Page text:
just gimme some truth,
    I’ve had enough watching scenes of
    schizophrenic-egocentric-paranoiac –
    prima donnas,
    All I want is the truth,
    Just gimme some truth.

  7. weldon VII

    You know, Bill, as much as I admire Lennon’s art, I wouldn’t make him my investment banker. Harrison hit the right notes in “Taxman.” Gimme that truth.
    And Karen, Brad, Bud, Fidel, Karl, Mao, you say you want a revolution. Well, you know, we all want to change your head.
    All of us, that is, who realize that the price of transportation affects the price of every product and service.
    But no. Y’all want to make it cost $10 to go back and forth to the grocery store.
    Good luck convincing anybody other than some pea-brained academic who writes papers people in the real world never read — one of Brad’s “folks who really think hard about this stuff.”
    Those old folks on fixed incomes, the people who read newspapers these days in their printed form, are gonna love you when they find out you doubled their cost of living but their Social Security didn’t adjust accordingly.
    But that’s OK. What’s a few thousand subscriptions down the drain to a man who has admitted more than once he really doesn’t fathom money, yet would advise us how much we should pay for fuel?

  8. weldon VII

    One more thing. Brad, you mentioned above, later, in another post, that you wanted to form a Grownup Party.
    Call Ben Bernanke and ask him how grownup this $1-to-$2 tax is. You know, a fellow South Carolinian who grew up 20 miles down the road from the place you’ve called your hometown, someone whose job is actually manipulating the economy, not just writing about it for a bird-cage liner.
    Tell us what the Fed chairman says. If he likes your pie-in-the-sky idea, I’ll give you five shots a side for $20 a hole, you choose the course.

  9. Doug Ross

    You don’t understand, Weldon. In order to compensate for the extra money the lower income families will be paying for gas, the government will set up another program to transfer some of the gas tax money back to them in the form of monthly rebate checks. As with any government enterprise, the money will flow through a series of bureacracies rife with fraud and abuse but that’s okay – we shouldn’t expect efficiency. It will create another “teat” for another group of people to suckle on and grown dependent on. We’ll call it the “Vehicle Security System” and when the group gets large enough, we’ll start a lobbying organization called “American Association of Driving Persons” (AADP) who will make sure the members have “access” to Congressmen to ensure their “needs” are taken care of through legislation and taxation of the middle class .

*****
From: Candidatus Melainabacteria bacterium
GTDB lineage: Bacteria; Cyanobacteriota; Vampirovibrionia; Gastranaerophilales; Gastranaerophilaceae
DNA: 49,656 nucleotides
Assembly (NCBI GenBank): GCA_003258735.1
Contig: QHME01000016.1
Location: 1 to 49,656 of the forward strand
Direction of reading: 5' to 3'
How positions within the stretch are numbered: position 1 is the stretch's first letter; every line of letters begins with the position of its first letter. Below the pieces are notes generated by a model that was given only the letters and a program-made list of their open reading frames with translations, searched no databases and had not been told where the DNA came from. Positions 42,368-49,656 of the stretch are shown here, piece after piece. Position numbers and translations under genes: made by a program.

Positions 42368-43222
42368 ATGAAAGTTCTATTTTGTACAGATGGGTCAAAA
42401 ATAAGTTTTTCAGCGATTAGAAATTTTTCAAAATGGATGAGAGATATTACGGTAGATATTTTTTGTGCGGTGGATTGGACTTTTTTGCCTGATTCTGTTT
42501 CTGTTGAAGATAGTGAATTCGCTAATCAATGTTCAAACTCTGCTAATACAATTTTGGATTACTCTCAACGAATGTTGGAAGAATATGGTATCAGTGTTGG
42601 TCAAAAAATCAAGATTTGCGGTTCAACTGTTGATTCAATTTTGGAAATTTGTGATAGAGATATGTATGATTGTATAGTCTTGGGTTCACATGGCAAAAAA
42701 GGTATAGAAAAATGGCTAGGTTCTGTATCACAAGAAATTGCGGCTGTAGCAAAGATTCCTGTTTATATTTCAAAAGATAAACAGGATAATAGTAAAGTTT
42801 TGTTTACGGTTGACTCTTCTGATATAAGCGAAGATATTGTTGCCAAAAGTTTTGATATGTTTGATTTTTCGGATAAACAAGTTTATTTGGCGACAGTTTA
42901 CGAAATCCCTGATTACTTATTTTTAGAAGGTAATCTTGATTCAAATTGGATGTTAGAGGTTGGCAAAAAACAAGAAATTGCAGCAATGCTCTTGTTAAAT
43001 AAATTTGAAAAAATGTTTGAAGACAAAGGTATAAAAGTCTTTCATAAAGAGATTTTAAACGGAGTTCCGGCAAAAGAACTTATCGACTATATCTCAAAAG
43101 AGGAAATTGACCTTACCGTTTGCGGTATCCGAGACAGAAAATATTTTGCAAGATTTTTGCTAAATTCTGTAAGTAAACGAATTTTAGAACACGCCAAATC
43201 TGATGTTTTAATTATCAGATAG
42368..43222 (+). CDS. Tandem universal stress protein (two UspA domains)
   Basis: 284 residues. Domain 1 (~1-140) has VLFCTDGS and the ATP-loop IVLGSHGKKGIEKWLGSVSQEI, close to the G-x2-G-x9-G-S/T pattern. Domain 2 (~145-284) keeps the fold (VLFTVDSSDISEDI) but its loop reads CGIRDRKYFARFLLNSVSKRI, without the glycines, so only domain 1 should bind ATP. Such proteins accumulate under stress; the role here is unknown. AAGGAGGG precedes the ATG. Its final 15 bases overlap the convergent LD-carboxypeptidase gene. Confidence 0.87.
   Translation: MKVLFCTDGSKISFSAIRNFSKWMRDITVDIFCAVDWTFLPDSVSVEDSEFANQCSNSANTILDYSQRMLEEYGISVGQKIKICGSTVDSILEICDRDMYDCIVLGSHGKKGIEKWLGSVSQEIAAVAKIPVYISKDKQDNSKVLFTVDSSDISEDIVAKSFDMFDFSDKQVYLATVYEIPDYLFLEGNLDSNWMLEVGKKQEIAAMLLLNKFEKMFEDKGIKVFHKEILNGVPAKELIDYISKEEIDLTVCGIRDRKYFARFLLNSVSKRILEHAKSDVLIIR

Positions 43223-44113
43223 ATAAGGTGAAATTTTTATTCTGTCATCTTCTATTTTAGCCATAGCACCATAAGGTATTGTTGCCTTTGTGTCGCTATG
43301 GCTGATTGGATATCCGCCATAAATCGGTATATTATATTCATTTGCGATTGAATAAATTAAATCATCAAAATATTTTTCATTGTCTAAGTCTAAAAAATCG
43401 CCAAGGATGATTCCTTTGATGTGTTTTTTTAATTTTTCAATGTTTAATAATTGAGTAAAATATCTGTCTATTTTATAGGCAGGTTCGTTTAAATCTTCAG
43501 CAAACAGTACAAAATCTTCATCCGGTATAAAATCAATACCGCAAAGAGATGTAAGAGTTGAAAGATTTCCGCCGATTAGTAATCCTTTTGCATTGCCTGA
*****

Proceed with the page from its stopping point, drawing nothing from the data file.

Pretty simple, right? Because the government is efficient, righteous, and full of self-less politicians.

  10. Herb Brasher

    So we will fiddle, I expect, until Rome burns. Or more to the point, doesn’t burn, because there is no fuel for the fire. We are in for some hard bumps, I expect, because we refuse to see what’s coming, and even if we could, we cannot make the sacrifices needed to prepare for it. As the good book says:

    3 A prudent man sees danger and takes refuge, but the simple keep going and suffer for it.

    I came across an interesting thought; I can’t remember from where: in order to survive, any society must be able to make the sacrifices necessary to 1) protect and raise their children; 2) to defend itself from its enemies. Energy policy falls in definitely under no. 2.

  11. weldon VII

    Well, Doug, that might come true eventually. But first, after Brad drives the price of gas up to $5 a gallon with his $2 tax, the list of editors, reporters and gophers to be found elsewhere on this site would be chopped in half.
    The Assistant Associate Troublesome Social Issues Editor would probably end up filing for unemployment.
    Think McClatchy would keep Brad when they find out he proposed the tax on his blog?